10 Things Every Rider Should Do To Prepare for the Ring
What is sports psychology and how does it help show jumpers?
By Jim Hickey
- In training the focus is 90% on the physical aspect, but in races 90% is mental as all of the athletes are well trained.
- Sports psychologist do two things: They offer performance enhancing strategies, and provide counseling for a variety of issues affecting the life of an athlete
WHAT IS SPORTS PSYCHOLOGY?
In the past three decades, applied sports psychology has become very popular because coaches and athletes have realized the important role that the mind plays in performance. Sports psychologist do two things: They offer performance enhancing strategies, and they provide counseling for a variety of issues affecting the life of an athlete. In 1985 sports psychology was recognized as a subspecialty of the American Psychological Association. In show jumping, sports psychology can provide imagery training, substance abuse management, relaxation training, competitive pressure management, programs to cope with retirement, weight management, and more.
Experts believe that applied sports psychology is both a science and an art. It takes basic principals from psychology and applies them to sports to boost performance. But it can also be considered an art because finding the right combination of intervention takes skill, imagination and creativity. Sports psychology is not a recipe that can be followed in a step-by-step process. It must be applied artfully depending on the athlete, his situation, and many other factors. A good sports psychologist will give an athlete a repertoire of mental skills and interventions to be used during challenging moments. Sports psychology is about empowering athletes to conssistently access their greatest capacity.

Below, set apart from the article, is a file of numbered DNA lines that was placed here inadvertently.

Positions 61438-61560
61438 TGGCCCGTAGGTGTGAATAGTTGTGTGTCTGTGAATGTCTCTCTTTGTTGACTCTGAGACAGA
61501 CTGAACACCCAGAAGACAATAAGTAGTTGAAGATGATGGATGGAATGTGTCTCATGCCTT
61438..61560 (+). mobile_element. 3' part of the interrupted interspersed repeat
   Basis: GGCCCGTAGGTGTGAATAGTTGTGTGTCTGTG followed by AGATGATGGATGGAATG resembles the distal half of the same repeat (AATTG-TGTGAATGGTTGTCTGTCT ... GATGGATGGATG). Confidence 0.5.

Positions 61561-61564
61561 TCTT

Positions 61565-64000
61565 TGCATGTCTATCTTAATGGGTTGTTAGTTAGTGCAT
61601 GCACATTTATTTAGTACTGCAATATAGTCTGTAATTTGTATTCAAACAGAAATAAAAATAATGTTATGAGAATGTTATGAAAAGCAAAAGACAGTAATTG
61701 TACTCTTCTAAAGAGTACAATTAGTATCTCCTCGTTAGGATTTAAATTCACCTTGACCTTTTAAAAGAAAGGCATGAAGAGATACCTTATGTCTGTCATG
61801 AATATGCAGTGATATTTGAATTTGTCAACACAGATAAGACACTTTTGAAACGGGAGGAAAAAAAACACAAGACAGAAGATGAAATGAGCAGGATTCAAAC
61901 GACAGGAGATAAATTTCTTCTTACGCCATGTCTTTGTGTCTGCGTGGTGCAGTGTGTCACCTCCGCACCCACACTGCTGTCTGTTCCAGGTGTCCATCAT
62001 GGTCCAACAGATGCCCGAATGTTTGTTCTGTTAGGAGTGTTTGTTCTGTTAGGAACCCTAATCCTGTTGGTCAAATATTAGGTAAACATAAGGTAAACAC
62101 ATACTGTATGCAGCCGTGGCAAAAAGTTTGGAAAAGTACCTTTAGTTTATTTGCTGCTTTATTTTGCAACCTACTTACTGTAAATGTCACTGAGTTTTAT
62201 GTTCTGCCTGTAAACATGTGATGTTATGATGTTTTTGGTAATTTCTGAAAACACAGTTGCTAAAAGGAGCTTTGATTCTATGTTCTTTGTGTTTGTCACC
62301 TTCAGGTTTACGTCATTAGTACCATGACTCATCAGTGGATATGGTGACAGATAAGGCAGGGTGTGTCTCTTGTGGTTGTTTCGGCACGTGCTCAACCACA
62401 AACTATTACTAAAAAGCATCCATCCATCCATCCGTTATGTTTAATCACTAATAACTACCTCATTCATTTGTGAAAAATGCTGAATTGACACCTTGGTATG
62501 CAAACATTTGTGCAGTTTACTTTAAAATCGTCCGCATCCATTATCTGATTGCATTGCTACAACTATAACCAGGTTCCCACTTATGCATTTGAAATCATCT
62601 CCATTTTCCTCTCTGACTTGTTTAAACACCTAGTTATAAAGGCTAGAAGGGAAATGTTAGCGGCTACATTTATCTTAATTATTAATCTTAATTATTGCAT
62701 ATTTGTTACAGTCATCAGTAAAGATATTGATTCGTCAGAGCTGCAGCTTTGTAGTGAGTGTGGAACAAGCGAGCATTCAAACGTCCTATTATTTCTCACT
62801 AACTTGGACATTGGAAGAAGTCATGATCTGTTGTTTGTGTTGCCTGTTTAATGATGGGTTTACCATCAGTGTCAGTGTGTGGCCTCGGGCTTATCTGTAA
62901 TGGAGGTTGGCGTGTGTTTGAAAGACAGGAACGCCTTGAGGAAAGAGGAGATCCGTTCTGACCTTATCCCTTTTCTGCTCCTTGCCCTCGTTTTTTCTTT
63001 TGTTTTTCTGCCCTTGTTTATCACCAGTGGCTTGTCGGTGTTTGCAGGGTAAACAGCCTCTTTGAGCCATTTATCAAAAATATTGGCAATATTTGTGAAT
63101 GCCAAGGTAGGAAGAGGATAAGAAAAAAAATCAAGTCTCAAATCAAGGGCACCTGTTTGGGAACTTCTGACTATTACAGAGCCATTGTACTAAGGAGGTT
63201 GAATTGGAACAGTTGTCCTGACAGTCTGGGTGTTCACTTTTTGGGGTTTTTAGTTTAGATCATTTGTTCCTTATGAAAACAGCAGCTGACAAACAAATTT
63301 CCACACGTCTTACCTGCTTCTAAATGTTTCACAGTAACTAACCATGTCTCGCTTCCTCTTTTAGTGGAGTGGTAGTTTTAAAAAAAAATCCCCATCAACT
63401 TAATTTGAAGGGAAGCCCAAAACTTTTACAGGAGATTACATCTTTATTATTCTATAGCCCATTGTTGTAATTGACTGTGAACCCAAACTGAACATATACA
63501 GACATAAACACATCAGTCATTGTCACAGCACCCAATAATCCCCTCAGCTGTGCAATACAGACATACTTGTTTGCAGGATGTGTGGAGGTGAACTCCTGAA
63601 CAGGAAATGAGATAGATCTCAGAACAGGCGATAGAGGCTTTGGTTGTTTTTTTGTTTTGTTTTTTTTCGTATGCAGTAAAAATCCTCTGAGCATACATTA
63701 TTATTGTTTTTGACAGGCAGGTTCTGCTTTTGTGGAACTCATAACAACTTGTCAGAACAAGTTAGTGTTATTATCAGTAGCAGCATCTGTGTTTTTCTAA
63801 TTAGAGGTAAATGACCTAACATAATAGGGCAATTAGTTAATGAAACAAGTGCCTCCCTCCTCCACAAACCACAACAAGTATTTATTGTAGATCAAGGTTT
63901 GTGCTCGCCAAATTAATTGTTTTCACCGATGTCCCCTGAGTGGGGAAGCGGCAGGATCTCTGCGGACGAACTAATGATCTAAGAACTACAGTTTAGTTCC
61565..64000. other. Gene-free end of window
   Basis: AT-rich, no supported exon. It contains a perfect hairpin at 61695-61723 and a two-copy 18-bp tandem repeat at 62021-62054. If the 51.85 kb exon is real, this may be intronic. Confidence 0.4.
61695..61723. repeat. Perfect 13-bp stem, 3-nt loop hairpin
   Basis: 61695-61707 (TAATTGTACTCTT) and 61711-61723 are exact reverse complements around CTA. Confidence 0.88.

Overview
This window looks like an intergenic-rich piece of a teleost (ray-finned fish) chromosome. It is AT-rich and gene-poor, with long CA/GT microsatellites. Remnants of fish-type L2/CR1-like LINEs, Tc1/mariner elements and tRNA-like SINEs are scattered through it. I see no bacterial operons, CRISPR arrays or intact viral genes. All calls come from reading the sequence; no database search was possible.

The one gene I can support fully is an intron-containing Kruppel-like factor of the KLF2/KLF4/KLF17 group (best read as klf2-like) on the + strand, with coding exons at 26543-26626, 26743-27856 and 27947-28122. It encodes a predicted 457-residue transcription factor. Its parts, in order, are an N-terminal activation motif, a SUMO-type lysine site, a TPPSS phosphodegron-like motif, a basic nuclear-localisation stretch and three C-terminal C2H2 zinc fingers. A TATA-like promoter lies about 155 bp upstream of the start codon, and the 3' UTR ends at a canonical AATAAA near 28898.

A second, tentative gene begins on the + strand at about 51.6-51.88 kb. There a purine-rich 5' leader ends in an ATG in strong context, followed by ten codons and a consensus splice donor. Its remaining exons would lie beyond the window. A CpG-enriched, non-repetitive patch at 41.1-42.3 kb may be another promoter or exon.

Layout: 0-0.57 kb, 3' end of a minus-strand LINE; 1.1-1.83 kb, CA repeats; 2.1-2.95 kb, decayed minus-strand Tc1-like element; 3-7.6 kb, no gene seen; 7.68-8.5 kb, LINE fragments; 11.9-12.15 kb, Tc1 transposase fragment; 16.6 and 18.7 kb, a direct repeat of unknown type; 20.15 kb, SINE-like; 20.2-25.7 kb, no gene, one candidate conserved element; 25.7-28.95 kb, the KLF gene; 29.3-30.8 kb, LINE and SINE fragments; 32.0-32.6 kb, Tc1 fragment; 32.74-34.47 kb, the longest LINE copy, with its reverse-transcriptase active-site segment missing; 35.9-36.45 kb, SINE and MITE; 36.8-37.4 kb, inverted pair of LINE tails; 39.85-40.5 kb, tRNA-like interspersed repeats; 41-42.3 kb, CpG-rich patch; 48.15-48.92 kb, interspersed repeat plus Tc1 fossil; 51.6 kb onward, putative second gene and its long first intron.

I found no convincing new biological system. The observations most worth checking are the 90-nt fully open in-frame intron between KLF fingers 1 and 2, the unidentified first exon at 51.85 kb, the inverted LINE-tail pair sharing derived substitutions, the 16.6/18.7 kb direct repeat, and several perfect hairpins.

SHOW JUMPING AND SPORTS PSYCHOLOGY
Show jumping involves a unique relationship between a human and an animal. For improving performance, the psychology of the animal is as important as that of the rider. Effective methods in equestrian disciplines include teaching riders the basic of cognitive therapy, teaching riders how to recognize and control the emotions of anger, anxiety, and frustration, prior to competitions. It is also important to include sensorial experiences like imagery or music to connect the rider and the horse. And riders are encouraged to talk with the animal or look at a photo of the animal if it is not present.
The way riders moves in relation to the horse is one of the most fundamental elements of horse and rider performance. Empirical findings may soon describe functional parameters for movements to ensure that they are safe and effective.
In the equestrian setting, the idea of an idealizing self-object is very applicable. Many horse owners and riders derive pleasure from showing or racing their horse. Aesthetic appeal is one of the most important factors in the purchase of these animals. This ties in with the concept of "oneness" that is present in many riders during races. According to a study by Keaveney (2008), many riders report that when they are with their horse, they are one in both heart and spirit. Some riders say that their best riding experiences have come when the horse reacts to their mere thoughts and no effort is required. Dutch researcher Inga Wolframm, of Wageningen University and Research Centre, conducted a study of 73 U.S. show jumpers. They were asked to fill out a questionnaire before a show jump performance. After evaluating the results Wolframm noticed that there was a difference in the automaticity (doing something without consciously thinking about it) of top-level riders and amateur riders. And Wolframm also observed that women in general were more negative in their outlook than men. In the future sports psychology may shed more light on the anthropomorphic thoughts that horse riders generate. And these might be considered useful for enchancing performance.
To wrap it up, applied sports psychology has become very popular in the last three decades because coaches and athletes have realized the important role that the mind plays in performance. In show jumping, anthropomorphic thoughts and a feeling of oneness with a horse seem to enhance performance.
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